"The World Is Too Much with Us" is a sonnet by the English Romantic poet William Wordsworth.
William Wordsworth was an English Romantic poet who, with Samuel Taylor Coleridge, helped to launch the Romantic Age in English literature with their joint publication Lyrical Ballads.
A sonnet is a poetic form which originated at the Court of the Holy Roman Emperor Frederick II in Palermo, Sicily.
Understanding "The World is Too Much With Us" by William Wordsworth by SixMinuteScholar
In it, Wordsworth criticises the world of the First Industrial Revolution for being absorbed in materialism and distancing itself from nature.
The Industrial Revolution, now also known as the First Industrial Revolution, was the transition to new manufacturing processes in Europe and the United States, in the period from about 1760 to sometime between 1820 and 1840.
Materialism is a form of philosophical monism which holds that matter is the fundamental substance in nature, and that all things, including mental states and consciousness, are results of material interactions.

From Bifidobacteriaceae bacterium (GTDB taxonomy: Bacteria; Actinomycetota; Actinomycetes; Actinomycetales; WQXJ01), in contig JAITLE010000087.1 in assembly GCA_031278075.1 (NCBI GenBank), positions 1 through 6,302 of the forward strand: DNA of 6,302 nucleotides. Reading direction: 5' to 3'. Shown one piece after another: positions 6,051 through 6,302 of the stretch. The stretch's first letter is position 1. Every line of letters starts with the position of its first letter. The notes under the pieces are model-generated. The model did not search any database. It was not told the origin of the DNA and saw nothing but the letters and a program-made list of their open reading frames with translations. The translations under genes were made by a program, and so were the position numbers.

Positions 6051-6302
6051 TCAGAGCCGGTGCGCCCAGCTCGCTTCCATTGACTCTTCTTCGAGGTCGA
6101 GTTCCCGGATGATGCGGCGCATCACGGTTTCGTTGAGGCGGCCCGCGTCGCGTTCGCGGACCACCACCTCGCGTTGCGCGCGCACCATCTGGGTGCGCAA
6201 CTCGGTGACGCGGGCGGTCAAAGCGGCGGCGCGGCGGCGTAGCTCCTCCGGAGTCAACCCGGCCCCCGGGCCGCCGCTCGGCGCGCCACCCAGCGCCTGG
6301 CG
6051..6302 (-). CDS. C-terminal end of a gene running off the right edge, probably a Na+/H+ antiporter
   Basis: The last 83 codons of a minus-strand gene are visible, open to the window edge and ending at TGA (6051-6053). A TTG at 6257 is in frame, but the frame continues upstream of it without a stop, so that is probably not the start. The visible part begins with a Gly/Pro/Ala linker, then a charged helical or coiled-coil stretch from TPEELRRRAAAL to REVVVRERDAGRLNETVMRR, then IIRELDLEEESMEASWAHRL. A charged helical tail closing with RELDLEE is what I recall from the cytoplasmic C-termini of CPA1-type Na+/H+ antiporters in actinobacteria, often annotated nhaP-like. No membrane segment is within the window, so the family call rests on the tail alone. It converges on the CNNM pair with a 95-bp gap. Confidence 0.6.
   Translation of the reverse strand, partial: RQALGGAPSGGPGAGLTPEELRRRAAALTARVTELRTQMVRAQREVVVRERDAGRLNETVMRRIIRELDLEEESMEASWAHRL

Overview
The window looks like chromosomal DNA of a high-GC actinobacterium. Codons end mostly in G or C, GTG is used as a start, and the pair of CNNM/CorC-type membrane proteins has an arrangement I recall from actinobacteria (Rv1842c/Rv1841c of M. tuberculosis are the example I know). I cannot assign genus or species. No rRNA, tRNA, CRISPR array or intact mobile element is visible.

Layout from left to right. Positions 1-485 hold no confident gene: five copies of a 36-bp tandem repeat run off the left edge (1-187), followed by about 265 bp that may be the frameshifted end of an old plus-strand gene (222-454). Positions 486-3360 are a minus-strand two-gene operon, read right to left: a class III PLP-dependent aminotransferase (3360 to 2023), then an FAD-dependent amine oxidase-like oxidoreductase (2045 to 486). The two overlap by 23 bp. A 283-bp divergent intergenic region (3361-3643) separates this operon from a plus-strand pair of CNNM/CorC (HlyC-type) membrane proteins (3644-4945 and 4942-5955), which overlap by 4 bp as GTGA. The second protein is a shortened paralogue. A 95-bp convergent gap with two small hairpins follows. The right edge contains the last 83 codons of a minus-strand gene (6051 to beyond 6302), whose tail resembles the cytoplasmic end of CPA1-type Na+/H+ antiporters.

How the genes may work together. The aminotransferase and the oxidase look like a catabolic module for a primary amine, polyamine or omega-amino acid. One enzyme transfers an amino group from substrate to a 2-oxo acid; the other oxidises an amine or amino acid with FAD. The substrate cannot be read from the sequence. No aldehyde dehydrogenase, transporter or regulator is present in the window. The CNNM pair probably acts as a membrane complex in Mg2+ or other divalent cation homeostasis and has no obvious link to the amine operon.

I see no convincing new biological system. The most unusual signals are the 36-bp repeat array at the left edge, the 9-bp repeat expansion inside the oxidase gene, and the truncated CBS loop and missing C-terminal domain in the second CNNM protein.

Nature, in the broadest sense, is the natural, physical, or material world or universe.
Analysis of The World Is Too Much With Us by William Wordsworth by Daniel Lim
Composed circa 1802, the poem was first published in Poems, in Two Volumes.
Poems, in Two Volumes is a collection of poetry by English Romantic poet William Wordsworth, published in 1807.
Like most Italian sonnets, its 14 lines are written in iambic pentameter.
Iambic pentameter is a type of metric line used in traditional English poetry and verse drama.